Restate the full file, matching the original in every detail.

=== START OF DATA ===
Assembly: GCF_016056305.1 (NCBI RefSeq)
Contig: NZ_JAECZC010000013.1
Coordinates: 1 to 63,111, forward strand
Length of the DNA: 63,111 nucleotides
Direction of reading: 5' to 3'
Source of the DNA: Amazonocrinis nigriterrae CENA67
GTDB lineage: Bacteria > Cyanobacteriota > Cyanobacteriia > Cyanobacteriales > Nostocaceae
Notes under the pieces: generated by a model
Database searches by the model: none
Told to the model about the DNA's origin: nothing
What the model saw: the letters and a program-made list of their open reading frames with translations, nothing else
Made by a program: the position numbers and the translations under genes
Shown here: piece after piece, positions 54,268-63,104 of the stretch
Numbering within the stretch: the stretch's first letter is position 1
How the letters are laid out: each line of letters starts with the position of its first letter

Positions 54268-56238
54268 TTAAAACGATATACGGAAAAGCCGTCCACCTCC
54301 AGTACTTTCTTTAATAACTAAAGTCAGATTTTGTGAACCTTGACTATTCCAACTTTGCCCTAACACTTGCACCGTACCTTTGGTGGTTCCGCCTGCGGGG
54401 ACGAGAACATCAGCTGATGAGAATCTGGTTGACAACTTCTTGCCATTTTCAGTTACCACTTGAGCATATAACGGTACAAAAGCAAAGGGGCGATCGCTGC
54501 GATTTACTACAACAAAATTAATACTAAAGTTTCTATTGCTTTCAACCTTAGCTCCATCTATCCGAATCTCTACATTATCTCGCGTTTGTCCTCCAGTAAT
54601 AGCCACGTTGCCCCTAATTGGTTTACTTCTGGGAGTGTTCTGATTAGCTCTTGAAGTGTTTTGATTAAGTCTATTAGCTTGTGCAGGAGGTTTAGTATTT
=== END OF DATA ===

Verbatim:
Assembly: GCF_016056305.1 (NCBI RefSeq)
Contig: NZ_JAECZC010000013.1
Coordinates: 1 to 63,111, forward strand
Length of the DNA: 63,111 nucleotides
Direction of reading: 5' to 3'
Source of the DNA: Amazonocrinis nigriterrae CENA67
GTDB lineage: Bacteria > Cyanobacteriota > Cyanobacteriia > Cyanobacteriales > Nostocaceae
Notes under the pieces: generated by a model
Database searches by the model: none
Told to the model about the DNA's origin: nothing
What the model saw: the letters and a program-made list of their open reading frames with translations, nothing else
Made by a program: the position numbers and the translations under genes
Shown here: piece after piece, positions 54,268-63,104 of the stretch
Numbering within the stretch: the stretch's first letter is position 1
How the letters are laid out: each line of letters starts with the position of its first letter

Positions 54268-56238
54268 TTAAAACGATATACGGAAAAGCCGTCCACCTCC
54301 AGTACTTTCTTTAATAACTAAAGTCAGATTTTGTGAACCTTGACTATTCCAACTTTGCCCTAACACTTGCACCGTACCTTTGGTGGTTCCGCCTGCGGGG
54401 ACGAGAACATCAGCTGATGAGAATCTGGTTGACAACTTCTTGCCATTTTCAGTTACCACTTGAGCATATAACGGTACAAAAGCAAAGGGGCGATCGCTGC
54501 GATTTACTACAACAAAATTAATACTAAAGTTTCTATTGCTTTCAACCTTAGCTCCATCTATCCGAATCTCTACATTATCTCGCGTTTGTCCTCCAGTAAT
54601 AGCCACGTTGCCCCTAATTGGTTTACTTCTGGGAGTGTTCTGATTAGCTCTTGAAGTGTTTTGATTAAGTCTATTAGCTTGTGCAGGAGGTTTAGTATTT